Danielle Jackson noticed a problem with the proliferation of feral cats in her neighborhood, which led her to develop her Gold Award project. To educate the community about this issue, she developed literature about the importance of spaying and neutering pets and about the benefits of pet ownership. She partnered with a local animal shelter and built them a feral cat shelter, as well as some furnishings that would give prospective adoptive families a comfortable place to meet and greet their new pets. Ms. Jackson is a senior at East Meadow High School, where she is a booster of the sports teams. She is also an active member of her church, an avid skier and writes about animal rights and veganism.
Anna Zervas wanted teens on Long Island to be aware of the community service opportunities available to them. She did research into various community agencies and organizations in her area and created a guide and PowerPoint presentation. She presented her information at local schools and churches. Ms. Zervas then distributed her guide to the local library, school and church so that students could have information about community service available and be able to choose the service that is most meaningful to them. Ms. Zervas recently graduated from East Meadow High School where she was a member of the Italian Honor Society and the environmental club. She also is a volunteer at St. Brigid’s Church, where she teaches Sunday school. She plans to attend LIU Post in the fall.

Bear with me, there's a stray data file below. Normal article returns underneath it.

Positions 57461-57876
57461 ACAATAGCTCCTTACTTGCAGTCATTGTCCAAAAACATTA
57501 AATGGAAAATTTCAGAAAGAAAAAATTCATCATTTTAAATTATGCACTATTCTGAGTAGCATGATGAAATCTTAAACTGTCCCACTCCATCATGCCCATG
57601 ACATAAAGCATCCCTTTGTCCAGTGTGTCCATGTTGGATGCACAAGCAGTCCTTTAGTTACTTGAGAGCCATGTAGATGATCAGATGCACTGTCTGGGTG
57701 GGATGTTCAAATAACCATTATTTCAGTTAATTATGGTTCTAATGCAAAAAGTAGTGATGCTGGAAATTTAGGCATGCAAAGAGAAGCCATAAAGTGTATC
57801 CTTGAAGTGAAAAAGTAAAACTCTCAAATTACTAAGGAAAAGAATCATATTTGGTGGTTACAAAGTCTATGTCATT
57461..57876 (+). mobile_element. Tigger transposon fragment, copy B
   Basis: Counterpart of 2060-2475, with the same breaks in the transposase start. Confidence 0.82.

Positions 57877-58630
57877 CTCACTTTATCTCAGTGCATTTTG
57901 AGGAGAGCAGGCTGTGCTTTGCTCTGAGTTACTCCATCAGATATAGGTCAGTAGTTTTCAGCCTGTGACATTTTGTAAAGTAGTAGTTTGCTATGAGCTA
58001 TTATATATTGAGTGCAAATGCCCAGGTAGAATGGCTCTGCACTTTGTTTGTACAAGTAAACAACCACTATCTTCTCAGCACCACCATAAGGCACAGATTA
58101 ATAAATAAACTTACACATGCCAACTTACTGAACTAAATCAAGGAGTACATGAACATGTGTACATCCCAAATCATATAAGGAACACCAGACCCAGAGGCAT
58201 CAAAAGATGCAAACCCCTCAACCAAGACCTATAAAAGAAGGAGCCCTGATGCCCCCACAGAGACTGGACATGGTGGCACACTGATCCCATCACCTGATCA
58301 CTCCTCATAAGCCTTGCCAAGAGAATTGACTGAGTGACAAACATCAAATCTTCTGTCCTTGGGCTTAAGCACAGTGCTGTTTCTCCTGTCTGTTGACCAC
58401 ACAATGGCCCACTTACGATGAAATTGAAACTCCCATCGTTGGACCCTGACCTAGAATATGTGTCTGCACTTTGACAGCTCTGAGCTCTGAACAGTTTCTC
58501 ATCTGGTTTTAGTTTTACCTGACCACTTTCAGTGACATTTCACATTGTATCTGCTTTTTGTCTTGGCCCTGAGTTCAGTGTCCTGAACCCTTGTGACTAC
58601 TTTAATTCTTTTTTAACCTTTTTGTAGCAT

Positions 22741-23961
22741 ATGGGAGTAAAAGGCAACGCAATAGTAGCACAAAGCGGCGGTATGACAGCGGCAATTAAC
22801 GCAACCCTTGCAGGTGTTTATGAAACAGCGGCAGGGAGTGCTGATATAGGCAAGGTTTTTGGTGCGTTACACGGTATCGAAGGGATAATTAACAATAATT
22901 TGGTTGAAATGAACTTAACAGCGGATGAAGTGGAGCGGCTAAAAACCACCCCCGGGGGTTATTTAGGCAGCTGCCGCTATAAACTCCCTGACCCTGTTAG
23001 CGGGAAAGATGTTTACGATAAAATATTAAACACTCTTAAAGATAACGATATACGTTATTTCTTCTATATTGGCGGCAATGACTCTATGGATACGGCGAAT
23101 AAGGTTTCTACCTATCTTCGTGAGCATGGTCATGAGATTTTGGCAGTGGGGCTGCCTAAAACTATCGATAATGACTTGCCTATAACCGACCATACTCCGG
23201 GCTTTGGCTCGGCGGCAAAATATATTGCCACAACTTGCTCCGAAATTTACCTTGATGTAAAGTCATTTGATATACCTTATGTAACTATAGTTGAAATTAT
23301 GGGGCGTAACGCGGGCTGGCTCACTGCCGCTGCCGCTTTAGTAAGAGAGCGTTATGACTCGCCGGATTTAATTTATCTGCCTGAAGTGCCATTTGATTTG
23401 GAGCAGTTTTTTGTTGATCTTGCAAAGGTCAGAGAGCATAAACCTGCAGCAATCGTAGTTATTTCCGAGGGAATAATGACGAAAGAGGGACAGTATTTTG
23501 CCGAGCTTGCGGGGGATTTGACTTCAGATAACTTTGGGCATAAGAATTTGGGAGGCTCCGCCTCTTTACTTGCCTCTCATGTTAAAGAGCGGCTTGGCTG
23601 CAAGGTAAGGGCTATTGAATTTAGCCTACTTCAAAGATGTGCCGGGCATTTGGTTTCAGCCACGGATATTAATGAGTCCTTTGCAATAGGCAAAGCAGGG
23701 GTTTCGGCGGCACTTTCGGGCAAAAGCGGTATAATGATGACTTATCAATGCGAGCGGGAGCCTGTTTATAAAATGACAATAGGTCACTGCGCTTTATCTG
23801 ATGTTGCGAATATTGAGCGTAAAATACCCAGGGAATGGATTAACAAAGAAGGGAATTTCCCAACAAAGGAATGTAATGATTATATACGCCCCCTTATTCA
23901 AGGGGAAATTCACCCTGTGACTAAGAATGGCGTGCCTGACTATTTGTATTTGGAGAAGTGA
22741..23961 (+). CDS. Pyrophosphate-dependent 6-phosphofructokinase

On June 12th the Girl Scouts of Nassau County honored Girl Scouts Seniors and Ambassadors between the ages of 15 and 18 at a special ceremony held at Adelphi University in Garden City. In addition to the Girl Scout ceremony, on June 21st, Nassau County Executive Edward Mangano will present the girls, along with their Eagle Scout counterparts from Boy Scouts, with certificates for their achievements at the Theodore Roosevelt Legislative Chamber in Mineola. Town of Hempstead Supervisor also honored Girl Scout Gold Award recipients and Eagle Scouts on June 3rd in an event at Levy Preserve.
"Girl Scouts Gold Award recipients are ambitious and dedicated individuals with strong time management and organizational skills. They have joined an elite group of American women, who are part of the Girl Scouts of the USA's Gold Award Alliance," said Ms. Ceravolo.
The Gold Award project helps high school-aged Girl Scouts develop leadership skills and explore various career paths. Overall, the Gold Awards require up to a three-year commitment from each young woman. It affords the teen the opportunity to learn about arts and humanities, cultural and global relations, personal well-being, technology and science, environmental concerns and many of the innumerable issues facing young women and the world today.
Girl Scouts of Nassau County builds girls of courage, confidence and character who make the world a better place. Girl Scouting in Nassau County creates an accepting and nurturing environment, which gives girls a chance to build character and develops leadership skills for success in the real world. In partnership with committed adult volunteers, girls develop qualities that will serve them throughout their lives, like strong values, social conscience, and conviction about their own potential and self-worth. With almost 21,000 girl and 7,000 adult members, Girl Scouts of Nassau County has become the preeminent organization and leading authority for girls. The organization, now in its 100th year, continues to make the world a better place one girl at a time.
For more information on the Girl Scouts of Nassau County call Donna Rivera Downey 516 741-2550 at ext. 260, or visit www.gsnc.org.